When you get a chance go read Jay Baer’s post titled, Is social conversation a myth? It’s a quick read, well worth it, and got me thinking. You know what’s cool in a weird, sorta, karma like way? Sometimes in the social media bubble, there’s a confluence of thoughts on the same topic at the same time. This is one of those moments. And it revolves around social media and drum roll please…Conversations. Or the lack thereof.
Joe Jaffe is right. Mitch Joel is right and Jay Baer is right.
Call it the short cut of social media, or the “new reality” of social media, but it’s as simple as this.
People would rather reap the benefits of social media without putting the effort in.
Initially I wanted to title this post- “SMB’s don’t care about long term strategy in social media”. My thinking and experience has been that SMB’s would prefer the shoot first, aim later methodology. Conversations? Not part of their mix. Frankly, I can’t blame them. My experience is that social media is hard work and has long term benefits that you only start to see after a minimum of 6 months. So why can’t SMB’s or anyone for that matter use social media as an ice breaker or as a warm call, instead of a cold call? They can. You can, in theory use it any way you want. It’s the purist in us that longs for those not so long ago days when we used to talk face to face, use Twitter the “right way”, comment on blogs, and read newspapers…:)
Case in point Erika Napoletano aka Redheadwriting and I were passing each other in the hallways of Twitter and we were both like, “Hey, whats been going on?” It was a quick (of course) long time no talk kind of conversation . You see, Erika and I used to “chat” all the time in the halcyon days of Twitter. We even reminisced about that fact as well. In 140 characters of course. Now we barely have time. Or do we?
Do conversations happen on Twitter? Yes but it’s like trying to have one in a bar during happy hour-Eventually you get tired of trying to yell above all the noise-so you just reduce it to sound bites.
Beth Harte is another “old schooler”. We used to chat it up all the time on a few social platforms but with a twist…We would take the conversations off line and call each other too. For a few of us, its still about the conversation, or it used to be about the conversation, but now its about remembering what it used to be and adapting to what it is now.
We’re an evolutionary type of species and we’re evolving just like everyone else is in the social media world. It’s all about utility now.
Thanks very much. I agree that Beth is a great example of really using the medium to engage in a meaningful way. I think the challenge becomes that social media conversations don’t scale in any way. Whether it’s individuals like us, or corporations, as soon as you try to interact with lots and lots of people at once, the “conversational” part of it fall by the wayside somewhat. It just has to, based on the nature of the technology. That’s why call center reps don’t answer 7 phone calls at once.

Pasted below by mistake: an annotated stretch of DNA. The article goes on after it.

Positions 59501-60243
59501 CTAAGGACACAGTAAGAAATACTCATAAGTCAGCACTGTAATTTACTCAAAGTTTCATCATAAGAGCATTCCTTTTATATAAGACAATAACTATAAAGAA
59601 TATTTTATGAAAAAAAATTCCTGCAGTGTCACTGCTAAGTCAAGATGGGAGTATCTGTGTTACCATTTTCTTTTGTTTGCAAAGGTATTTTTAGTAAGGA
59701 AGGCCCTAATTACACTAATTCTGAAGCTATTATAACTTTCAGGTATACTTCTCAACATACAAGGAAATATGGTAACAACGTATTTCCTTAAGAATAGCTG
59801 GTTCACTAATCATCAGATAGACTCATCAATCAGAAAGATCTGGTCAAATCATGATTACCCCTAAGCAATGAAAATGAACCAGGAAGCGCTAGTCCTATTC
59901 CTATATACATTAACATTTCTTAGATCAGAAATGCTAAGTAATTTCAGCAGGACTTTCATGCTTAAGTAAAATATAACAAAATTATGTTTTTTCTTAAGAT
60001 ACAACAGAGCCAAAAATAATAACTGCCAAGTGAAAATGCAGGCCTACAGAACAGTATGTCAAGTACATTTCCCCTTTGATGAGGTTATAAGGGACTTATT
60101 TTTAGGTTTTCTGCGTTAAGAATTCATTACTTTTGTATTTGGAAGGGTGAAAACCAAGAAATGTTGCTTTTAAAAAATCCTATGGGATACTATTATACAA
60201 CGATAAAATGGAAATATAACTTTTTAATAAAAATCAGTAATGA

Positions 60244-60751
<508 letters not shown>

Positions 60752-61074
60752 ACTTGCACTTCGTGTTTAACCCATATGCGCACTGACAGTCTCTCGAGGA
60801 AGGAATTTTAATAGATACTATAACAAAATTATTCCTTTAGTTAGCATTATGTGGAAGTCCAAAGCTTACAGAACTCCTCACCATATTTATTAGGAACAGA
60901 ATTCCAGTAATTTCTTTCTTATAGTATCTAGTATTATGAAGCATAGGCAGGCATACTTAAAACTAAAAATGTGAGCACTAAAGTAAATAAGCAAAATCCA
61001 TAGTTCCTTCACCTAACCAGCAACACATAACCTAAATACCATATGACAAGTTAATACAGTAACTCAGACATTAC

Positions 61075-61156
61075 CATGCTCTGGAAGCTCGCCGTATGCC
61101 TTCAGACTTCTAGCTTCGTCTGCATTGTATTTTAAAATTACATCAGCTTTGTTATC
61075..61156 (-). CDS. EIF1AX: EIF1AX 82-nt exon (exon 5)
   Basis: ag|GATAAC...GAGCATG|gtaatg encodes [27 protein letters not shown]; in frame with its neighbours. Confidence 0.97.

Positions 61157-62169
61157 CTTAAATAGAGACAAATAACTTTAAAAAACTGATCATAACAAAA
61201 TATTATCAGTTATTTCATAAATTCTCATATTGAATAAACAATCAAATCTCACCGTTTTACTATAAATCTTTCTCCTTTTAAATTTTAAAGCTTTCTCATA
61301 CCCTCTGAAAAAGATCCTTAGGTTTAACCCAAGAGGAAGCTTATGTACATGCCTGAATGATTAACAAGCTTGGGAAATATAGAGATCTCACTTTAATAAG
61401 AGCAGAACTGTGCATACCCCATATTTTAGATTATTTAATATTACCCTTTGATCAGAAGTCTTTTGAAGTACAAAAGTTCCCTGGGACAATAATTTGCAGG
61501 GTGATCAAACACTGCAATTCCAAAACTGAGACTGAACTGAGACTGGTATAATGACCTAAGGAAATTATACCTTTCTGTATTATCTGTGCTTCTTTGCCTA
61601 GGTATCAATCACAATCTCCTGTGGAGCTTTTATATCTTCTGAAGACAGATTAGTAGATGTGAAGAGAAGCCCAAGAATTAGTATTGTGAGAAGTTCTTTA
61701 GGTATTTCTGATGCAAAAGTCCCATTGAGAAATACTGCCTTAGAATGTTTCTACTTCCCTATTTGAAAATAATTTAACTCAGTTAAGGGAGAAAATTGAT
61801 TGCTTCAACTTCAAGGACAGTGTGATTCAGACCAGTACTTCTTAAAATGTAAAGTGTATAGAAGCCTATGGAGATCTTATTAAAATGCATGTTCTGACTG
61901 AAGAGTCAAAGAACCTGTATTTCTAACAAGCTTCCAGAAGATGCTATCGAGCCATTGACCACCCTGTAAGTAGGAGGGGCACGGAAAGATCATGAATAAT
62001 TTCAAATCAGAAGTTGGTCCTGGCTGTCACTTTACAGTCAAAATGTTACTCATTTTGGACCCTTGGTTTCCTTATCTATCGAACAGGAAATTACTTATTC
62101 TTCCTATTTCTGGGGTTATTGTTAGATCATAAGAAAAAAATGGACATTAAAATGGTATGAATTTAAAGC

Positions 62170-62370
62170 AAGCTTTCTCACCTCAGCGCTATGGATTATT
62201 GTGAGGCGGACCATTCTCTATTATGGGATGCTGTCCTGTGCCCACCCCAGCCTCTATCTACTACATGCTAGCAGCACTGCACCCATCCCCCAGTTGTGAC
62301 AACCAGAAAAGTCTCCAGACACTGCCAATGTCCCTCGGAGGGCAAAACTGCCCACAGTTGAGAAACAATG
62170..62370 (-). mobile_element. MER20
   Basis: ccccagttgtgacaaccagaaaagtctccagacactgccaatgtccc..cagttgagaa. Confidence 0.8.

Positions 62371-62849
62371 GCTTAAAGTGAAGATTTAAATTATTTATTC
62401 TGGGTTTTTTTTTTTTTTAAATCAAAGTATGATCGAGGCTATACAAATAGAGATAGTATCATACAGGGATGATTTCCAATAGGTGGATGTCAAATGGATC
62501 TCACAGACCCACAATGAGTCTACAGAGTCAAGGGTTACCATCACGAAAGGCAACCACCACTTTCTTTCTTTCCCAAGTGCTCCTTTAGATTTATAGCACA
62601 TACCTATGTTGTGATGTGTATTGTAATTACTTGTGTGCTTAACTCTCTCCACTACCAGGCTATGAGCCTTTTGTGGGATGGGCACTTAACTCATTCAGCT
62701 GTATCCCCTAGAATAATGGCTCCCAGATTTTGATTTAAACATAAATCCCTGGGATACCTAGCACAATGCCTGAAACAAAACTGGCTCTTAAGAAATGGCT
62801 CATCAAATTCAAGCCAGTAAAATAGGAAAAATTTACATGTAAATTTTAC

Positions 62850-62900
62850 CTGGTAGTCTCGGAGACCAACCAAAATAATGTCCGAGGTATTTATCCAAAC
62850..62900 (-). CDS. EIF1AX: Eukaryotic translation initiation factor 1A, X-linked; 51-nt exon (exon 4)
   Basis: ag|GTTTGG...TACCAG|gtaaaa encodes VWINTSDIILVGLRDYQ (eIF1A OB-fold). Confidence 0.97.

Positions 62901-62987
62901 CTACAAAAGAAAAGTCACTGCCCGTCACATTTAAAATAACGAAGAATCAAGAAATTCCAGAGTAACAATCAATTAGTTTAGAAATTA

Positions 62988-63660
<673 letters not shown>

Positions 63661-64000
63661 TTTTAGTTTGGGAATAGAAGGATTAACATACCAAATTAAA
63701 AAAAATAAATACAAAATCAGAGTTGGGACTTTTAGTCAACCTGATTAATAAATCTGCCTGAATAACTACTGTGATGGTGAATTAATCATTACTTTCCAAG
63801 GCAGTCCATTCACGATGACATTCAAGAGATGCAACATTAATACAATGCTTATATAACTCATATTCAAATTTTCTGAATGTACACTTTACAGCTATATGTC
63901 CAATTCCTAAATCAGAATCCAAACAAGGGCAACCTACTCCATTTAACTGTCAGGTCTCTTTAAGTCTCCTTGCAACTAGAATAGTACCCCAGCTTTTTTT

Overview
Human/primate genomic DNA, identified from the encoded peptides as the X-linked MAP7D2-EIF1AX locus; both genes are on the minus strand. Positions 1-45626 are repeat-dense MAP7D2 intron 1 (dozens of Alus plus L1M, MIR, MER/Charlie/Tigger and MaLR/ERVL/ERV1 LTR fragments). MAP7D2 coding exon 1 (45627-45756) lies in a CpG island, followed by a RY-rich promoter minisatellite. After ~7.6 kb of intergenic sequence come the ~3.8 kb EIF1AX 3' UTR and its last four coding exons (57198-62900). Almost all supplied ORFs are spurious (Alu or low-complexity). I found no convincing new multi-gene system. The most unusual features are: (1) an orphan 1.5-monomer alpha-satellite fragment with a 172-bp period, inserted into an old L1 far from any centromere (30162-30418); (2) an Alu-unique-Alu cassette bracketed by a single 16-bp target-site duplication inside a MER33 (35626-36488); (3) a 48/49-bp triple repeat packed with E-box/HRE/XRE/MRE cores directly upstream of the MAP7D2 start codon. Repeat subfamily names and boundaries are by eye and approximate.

As I tried to point out in my post, that isn’t an excuse for using social media like a press release service, but I feel like we should temper the expectations around “social media enables companies to have conversations with their customers”. Because in reality, that’s probably still better done via phone and email.
@Jay There are those that like to take the scenic route and those that prefer to pay to use the turnpike. The purists in us would like to say, it’s about the journey, but the rest who prefer not to talk, but want the results, will say get me there as quick as possible. What was that line about making out on the first date…? The metaphors will flow quickly if I don’t stop!
I’ve been reading these posts as they’ve cropped up in the last couple of days. And trying to figure out what isn’t resonating with me.
See, I think the conversations are still happening if you want to have them. When you’re at a party with 10 people, you feel like you’ve talked to everyone. When there are 100 or 1,000, you feel like you’re just saying hi and talking to no one. Scaling, as Jay points out, is tough. But I don’t think it’s impossible. It’s just a different type of engagement.
For those of us for whom conversation matters, we’re still having these conversations online. We’re still trying to reach out and post a comment once in a while rather than just hit “Like.” Or pick up the phone and move the discussion offline.
The line in your post that really got me thinking about this was “social media is hard work and has long term benefits that you only start to see after a minimum of 6 months.” From a business perspective, this is the competitive differentiator and the difference between just having a wide network (popularity?) and cultivating a deep one.